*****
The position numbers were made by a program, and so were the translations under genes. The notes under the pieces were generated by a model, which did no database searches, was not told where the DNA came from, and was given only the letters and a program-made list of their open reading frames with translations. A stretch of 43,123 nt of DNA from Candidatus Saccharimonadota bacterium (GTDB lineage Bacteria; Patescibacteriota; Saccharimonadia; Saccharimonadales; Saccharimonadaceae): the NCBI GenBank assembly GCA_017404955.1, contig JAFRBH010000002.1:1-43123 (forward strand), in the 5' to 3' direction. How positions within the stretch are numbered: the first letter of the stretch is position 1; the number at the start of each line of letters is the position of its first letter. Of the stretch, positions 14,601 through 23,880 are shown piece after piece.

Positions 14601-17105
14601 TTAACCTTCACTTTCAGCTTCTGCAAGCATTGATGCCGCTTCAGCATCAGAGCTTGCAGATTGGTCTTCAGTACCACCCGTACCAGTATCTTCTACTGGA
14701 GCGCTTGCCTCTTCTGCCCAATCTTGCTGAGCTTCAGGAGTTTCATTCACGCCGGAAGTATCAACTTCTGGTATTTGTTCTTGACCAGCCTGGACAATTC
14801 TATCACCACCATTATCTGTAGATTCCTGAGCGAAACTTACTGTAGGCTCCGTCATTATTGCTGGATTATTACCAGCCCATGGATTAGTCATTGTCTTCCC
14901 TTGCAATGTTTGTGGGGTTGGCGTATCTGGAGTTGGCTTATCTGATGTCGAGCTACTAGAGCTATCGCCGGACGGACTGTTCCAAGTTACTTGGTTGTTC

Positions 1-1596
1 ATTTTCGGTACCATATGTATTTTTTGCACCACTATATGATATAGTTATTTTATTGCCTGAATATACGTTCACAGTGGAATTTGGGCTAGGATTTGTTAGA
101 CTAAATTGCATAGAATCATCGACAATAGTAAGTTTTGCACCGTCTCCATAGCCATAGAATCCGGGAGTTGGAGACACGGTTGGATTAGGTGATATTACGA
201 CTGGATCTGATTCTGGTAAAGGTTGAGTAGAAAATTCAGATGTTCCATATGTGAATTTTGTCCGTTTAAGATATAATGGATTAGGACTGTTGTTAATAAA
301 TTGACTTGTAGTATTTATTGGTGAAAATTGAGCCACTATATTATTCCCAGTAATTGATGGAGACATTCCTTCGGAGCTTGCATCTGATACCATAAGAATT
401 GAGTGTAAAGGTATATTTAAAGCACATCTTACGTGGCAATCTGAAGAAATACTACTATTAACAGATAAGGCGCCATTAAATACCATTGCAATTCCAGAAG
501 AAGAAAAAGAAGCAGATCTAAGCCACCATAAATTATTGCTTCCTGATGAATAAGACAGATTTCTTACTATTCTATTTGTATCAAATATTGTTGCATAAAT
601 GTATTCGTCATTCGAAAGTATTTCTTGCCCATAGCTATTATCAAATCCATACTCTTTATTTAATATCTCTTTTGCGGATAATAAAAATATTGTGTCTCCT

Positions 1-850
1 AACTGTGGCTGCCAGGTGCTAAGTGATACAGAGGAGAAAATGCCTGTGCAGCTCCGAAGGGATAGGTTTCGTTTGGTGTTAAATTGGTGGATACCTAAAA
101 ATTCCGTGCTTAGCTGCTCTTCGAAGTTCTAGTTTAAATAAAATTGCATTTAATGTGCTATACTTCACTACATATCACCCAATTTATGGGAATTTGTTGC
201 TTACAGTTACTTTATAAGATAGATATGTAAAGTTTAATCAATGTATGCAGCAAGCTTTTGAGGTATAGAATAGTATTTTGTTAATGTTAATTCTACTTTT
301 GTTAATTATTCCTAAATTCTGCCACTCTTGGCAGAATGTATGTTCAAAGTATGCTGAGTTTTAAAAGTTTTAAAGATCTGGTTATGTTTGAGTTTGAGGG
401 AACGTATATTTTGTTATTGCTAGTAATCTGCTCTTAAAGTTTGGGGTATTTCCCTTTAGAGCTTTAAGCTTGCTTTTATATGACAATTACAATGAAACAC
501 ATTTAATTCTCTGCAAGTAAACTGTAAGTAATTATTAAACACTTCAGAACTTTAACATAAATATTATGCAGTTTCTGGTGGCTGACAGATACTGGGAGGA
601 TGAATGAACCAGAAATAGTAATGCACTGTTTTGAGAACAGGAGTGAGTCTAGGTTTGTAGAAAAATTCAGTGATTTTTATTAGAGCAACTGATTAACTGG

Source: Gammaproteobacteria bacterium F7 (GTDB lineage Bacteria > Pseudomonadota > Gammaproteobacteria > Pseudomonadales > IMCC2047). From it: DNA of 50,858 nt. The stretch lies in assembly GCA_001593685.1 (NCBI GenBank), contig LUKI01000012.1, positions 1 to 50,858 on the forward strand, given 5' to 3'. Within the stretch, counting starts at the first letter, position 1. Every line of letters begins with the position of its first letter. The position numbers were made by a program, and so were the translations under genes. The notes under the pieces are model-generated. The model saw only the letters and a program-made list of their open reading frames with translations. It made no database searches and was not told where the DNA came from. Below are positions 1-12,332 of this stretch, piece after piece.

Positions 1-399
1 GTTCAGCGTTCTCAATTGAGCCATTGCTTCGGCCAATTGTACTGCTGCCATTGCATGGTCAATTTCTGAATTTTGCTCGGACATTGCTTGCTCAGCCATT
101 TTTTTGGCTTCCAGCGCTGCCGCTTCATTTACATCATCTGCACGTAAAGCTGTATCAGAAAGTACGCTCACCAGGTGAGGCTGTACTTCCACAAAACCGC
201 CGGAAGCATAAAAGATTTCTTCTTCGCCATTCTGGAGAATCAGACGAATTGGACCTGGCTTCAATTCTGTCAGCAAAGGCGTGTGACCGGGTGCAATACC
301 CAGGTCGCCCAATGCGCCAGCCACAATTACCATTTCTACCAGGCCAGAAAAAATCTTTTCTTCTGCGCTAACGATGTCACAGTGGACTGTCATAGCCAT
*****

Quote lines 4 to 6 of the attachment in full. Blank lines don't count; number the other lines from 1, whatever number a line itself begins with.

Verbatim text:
14701 GCGCTTGCCTCTTCTGCCCAATCTTGCTGAGCTTCAGGAGTTTCATTCACGCCGGAAGTATCAACTTCTGGTATTTGTTCTTGACCAGCCTGGACAATTC
14801 TATCACCACCATTATCTGTAGATTCCTGAGCGAAACTTACTGTAGGCTCCGTCATTATTGCTGGATTATTACCAGCCCATGGATTAGTCATTGTCTTCCC
14901 TTGCAATGTTTGTGGGGTTGGCGTATCTGGAGTTGGCTTATCTGATGTCGAGCTACTAGAGCTATCGCCGGACGGACTGTTCCAAGTTACTTGGTTGTTC